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Mets unlikely to give starting pitcher multiyear deal

Mets unlikely to give starting pitcher multiyear deal

Mets unlikely to give starting pitcher multiyear deal

LAKE BUENA VISTA, Fla. -- Among others, the Mets met Monday with the agent for Bartolo Colon, baseball's best free-agent starter who might accept a one-year deal. An agreement with the Mets seems unlikely, given the 40-year-old Colon's expected salary demands -- if not a multiyear contract, perhaps an eight-figure price tag -- and the team's payroll restrictions.

It simply represents one extreme best-case scenario for the Mets, who are unwilling to make a long-term commitment toward any free-agent starter.

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"We'd be hesitant to give a multiyear contract," general manager Sandy Alderson said Monday, before providing his usual hedge, "but it doesn't mean we wouldn't."

In recapping Day 1 of the Winter Meetings at the Walt Disney World Swan & Dolphin Resort, Alderson mentioned only two potential rotation targets by name: Johan Santana, whose lead agent has been in contact with the Mets, and Daisuke Matsuzaka, who ended last season with the team.

Santana, 34, is coming off a second surgery to repair a torn anterior capsule in his left shoulder, putting his entire career in jeopardy. Though one of his agents, Chris Leible, has expressed optimism about the left-hander's progress, Santana has limited his own public communication to infrequent Twitter updates. At any rate, he seems to be the opposite of what the Mets need -- Alderson wants a pitcher who can provide enough early value to keep the team afloat until top prospects Noah Syndergaard and Rafael Montero arrive, and Santana's status will never be less certain than at the beginning of the year.

Matsuzaka, 33, seems safer from a durability standpoint despite his own injury-plagued history. But the right-hander's upside is limited given his 5.41 ERA since 2009. Matsuzaka could not find any team willing to give him a big league contract last winter, and he may be similarly hard-pressed to do so this year.

They have warts, those two pitchers, and yet they are representative of whom the Mets may ultimately acquire to replace Matt Harvey. In their suite at the resort, Alderson and his lieutenants have divided the free-agent pitching market into two broad divisions: upper-echelon arms who can command big-money deals, and lower-echelon players who may sign Minor League contracts or incentive-based deals.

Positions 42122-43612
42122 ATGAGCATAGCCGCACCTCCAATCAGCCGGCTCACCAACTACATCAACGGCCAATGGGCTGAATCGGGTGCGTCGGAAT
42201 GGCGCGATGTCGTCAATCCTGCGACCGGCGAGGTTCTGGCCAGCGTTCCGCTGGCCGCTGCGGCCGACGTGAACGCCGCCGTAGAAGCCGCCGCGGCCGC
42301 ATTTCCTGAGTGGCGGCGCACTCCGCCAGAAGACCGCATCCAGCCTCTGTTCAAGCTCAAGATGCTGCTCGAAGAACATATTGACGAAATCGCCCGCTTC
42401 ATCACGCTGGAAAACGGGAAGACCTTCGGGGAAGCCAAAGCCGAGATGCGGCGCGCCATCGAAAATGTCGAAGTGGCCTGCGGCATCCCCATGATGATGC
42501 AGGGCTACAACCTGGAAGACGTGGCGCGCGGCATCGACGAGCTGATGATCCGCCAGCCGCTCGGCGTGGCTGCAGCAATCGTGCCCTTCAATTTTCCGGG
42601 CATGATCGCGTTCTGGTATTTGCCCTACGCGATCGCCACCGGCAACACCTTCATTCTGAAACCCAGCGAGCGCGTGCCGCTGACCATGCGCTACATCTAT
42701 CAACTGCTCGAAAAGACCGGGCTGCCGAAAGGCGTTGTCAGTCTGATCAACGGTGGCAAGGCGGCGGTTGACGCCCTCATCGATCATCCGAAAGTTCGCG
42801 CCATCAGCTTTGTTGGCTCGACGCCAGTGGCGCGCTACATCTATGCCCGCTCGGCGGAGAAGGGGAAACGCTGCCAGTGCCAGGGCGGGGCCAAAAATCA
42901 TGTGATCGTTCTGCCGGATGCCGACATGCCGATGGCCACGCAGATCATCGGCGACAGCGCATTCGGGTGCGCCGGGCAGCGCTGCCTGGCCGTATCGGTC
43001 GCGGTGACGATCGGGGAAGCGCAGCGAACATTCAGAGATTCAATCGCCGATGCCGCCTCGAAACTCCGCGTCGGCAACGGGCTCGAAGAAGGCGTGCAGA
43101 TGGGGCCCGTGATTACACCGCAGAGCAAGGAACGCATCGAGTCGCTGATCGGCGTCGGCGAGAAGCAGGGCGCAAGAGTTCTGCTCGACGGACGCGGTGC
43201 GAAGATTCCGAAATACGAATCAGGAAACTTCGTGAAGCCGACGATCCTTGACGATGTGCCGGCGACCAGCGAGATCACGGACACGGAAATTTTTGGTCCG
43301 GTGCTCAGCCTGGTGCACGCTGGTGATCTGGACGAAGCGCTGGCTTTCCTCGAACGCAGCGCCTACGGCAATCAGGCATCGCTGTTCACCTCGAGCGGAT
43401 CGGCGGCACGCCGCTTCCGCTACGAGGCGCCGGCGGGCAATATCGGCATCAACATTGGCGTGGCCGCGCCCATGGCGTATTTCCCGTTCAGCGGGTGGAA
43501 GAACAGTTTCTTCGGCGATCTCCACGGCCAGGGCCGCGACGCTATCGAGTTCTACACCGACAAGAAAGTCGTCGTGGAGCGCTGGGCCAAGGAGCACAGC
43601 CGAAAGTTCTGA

The Mets are shy about investing in the former group because their funds are limited after investing $60 million into outfielder Curtis Granderson, whose introductory news conference should take place Tuesday at the Winter Meetings. They are also wary of allocating serious resources to pitching when they have Syndergaard, Montero, Jenrry Mejia and other elite young arms either at the Major League level or close.

One alternative would be to place two of those prospects in their Opening Day rotation alongside Jon Niese, Zack Wheeler and Dillon Gee. Or, preferably, the Mets could acquire a cheap starter to buoy them while their pitching prospects develop, then serve as depth or trade bait after the youngsters arrive.

"We have the possibility of pushing guys a little harder, but ideally we'd like to follow that prior approach," Alderson said, lauding the Cardinals' recent handling of Michael Wacha and his own dealings with Harvey and Wheeler. "It's not an unusual path. Ideally, we'd like to ease guys in."

Regardless of which route the Mets choose, they are unlikely to find a starting pitcher at these Winter Meetings; the market for lower-tier starters typically does not develop until January. Though Bronson Arroyo, Ervin Santana, Ubaldo Jimenez and others may fly off the board at Disney, do not expect the Mets to be among those bidding on them.

"The availability isn't always apparent until later," Alderson said of the lower wave of arms. "We want to provide for that possibility. The top-tier guys typically are going to go, and the bottom-tier guys are going to be around a while longer. Sometimes, you can find value there."

Anthony DiComo is a reporter for MLB.com. Follow him on Twitter @AnthonyDicomo. This story was not subject to the approval of Major League Baseball or its clubs.

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